Calls for charges against Assange to be dropped

Updated: Mar 25, 2021

Amnesty International
Stefan Simanowitz, journalist for The Guardian, outside the court where Julian Assange’s extradition hearing is taking place.

Amnesty International are calling for United States (US) authorities to drop all charges against Julian Assange relating to his publishing activities and for UK authorities to reject the related US extradition request. This comes ahead of Julian Assange’s extradition hearing resuming on 7 September, expected to last several weeks, that will decide on the Trump administration’s request for Assange’s extradition to the US where he faces a sentence of up to 175 years for publishing materials that document possible war crimes committed by the US military.

Nils Muižnieks, Europe director for Amnesty International says the hearing is the latest worrying salvo in a full-scale assault on the right to freedom of expression and if Assange is prosecuted it could have a chilling effect on media freedom, leading publishers and journalists to self-censor in fear of retaliation. He says if Assange is extradited it will have far reaching human rights implications, setting a chilling precedent for the protection of those who publish classified information in the public interest.

“The US extradition request is based on charges that stem directly from the publication of classified documents as part of Assange’s journalistic work with Wikileaks. Publishing such information is a cornerstone of media freedom and the public's right to access public interest information and must be protected rather than criminalized,” says Muižnieks.

According to the director, in the US Assange could face trial on 18 charges, 17 of them under the Espionage Act and one under the Computer Fraud and Abuse Act. He says Assange is the first publisher to face charges under the Espionage Act and Assange would also face a real risk of serious human rights violations including detention conditions that could amount to torture or other ill-treatment including prolonged solitary confinement.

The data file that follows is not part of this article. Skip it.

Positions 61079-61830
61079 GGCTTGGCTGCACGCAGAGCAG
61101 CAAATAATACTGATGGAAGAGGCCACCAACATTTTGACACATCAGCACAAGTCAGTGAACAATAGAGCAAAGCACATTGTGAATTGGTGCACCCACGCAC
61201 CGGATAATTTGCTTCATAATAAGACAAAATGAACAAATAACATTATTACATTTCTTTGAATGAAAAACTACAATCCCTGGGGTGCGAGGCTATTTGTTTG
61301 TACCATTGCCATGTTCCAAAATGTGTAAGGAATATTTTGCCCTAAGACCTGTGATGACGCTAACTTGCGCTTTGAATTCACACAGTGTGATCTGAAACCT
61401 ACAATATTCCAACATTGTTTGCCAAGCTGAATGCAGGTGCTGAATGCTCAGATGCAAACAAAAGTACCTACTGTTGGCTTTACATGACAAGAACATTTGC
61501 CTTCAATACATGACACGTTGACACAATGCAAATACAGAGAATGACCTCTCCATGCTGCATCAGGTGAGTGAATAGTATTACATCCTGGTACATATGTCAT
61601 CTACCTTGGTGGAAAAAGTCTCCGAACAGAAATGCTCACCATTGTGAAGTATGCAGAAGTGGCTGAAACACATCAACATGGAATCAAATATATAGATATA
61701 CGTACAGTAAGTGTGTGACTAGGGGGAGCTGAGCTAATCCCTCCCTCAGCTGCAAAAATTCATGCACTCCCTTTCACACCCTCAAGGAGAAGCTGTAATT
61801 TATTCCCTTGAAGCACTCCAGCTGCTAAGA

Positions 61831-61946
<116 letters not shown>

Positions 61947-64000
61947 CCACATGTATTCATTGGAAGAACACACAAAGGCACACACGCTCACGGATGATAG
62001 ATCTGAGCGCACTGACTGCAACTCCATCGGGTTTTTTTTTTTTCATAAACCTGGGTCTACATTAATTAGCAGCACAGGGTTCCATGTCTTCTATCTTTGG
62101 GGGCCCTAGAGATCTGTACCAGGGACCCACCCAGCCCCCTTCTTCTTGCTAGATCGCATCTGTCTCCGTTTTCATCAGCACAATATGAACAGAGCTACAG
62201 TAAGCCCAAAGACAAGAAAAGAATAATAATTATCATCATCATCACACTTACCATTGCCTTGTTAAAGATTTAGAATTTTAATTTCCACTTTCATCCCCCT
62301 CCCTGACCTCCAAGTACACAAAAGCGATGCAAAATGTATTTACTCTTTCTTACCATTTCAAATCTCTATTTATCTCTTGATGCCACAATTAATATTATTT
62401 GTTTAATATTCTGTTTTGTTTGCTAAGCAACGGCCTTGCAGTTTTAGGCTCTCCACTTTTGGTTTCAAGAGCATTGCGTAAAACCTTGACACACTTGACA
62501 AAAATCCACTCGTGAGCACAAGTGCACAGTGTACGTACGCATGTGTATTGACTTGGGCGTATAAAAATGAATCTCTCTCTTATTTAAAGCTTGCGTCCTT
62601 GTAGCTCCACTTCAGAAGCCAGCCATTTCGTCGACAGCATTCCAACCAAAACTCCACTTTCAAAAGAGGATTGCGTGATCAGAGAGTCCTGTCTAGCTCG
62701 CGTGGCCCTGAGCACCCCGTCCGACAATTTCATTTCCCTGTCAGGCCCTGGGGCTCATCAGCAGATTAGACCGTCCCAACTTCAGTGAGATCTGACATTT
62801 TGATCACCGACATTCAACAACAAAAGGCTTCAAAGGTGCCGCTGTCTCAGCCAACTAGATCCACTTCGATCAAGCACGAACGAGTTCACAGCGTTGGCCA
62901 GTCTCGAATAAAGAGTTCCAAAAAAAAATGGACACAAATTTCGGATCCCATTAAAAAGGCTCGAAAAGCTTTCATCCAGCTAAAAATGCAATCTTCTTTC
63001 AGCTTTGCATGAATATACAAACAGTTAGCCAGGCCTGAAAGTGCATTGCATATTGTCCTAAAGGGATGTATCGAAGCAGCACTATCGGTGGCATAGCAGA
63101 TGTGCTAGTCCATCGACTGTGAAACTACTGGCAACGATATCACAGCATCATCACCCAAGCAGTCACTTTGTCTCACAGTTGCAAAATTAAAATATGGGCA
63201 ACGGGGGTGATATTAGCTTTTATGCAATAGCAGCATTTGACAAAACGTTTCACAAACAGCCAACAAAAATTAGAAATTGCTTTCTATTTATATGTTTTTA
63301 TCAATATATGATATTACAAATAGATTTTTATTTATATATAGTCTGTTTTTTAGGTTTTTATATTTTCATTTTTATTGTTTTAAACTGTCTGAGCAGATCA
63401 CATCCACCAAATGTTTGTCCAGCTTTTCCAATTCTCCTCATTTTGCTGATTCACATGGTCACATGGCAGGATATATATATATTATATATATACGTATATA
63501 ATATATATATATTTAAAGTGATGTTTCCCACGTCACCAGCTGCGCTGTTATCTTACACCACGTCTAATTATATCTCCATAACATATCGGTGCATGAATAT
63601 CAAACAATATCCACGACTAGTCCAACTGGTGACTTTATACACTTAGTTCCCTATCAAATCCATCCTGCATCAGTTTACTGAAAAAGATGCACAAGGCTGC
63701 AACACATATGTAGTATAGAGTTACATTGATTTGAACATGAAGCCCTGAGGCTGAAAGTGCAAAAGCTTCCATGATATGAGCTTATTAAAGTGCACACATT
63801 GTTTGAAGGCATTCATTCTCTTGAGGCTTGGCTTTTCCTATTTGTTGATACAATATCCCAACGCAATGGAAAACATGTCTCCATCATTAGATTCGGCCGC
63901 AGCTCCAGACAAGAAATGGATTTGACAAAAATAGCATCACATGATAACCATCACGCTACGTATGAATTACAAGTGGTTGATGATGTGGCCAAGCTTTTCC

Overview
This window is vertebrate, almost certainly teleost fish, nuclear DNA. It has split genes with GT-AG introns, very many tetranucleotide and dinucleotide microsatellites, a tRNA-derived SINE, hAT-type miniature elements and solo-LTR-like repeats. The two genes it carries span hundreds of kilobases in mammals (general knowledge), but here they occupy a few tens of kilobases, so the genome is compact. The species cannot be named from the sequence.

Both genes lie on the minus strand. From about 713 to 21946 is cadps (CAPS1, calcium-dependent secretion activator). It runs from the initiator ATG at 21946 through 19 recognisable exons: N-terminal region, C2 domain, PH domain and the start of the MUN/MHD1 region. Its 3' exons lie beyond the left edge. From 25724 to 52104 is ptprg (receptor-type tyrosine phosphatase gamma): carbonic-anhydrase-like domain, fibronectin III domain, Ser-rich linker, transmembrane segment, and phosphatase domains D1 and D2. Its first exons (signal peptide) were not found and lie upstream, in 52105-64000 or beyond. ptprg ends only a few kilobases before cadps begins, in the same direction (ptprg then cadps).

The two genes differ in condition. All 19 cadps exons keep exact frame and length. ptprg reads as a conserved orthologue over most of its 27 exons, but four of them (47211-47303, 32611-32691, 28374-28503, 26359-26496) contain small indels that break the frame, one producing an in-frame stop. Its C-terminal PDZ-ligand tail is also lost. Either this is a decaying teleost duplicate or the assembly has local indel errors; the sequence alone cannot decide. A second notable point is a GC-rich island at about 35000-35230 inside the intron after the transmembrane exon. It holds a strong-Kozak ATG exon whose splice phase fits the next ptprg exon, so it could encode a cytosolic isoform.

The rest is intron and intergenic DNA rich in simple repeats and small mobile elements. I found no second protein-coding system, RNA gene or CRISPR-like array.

“The fact that Assange was the target of a negative public campaign by US officials at the highest levels undermines his right to be presumed innocent and puts him at risk of an unfair trial. The UK must abide by its obligations under international human rights law which forbid the transfer of individuals to another country where they would face serious human rights violations,” says Muižnieks.

The case has begun at the Old Bailey, London and Stefan Simanowitz is outside the court with an Amnesty International spokesperson so you can follow @StefSimanowitz for updates and analysis. Amnesty International will have trial observers monitoring remotely the entire series of hearings starting with Sebastian Elgueta (@sebelgueta), UK based barrister, monitoring the first week.

Amnesty International also has concerns relating to Assange’s physical and mental well-being, particularly with the spread of COVID-19 and conditions in UK prisons and detention centers being substandard. They say it is imperative health and safety protocols are put in place to reduce the risk of COVID-19 infection while ensuring that prisoners' and detainees' rights are protected and that bail or release should be considered for any detainee or prisoner who has serious underlying health conditions who is particularly at risk of infection.

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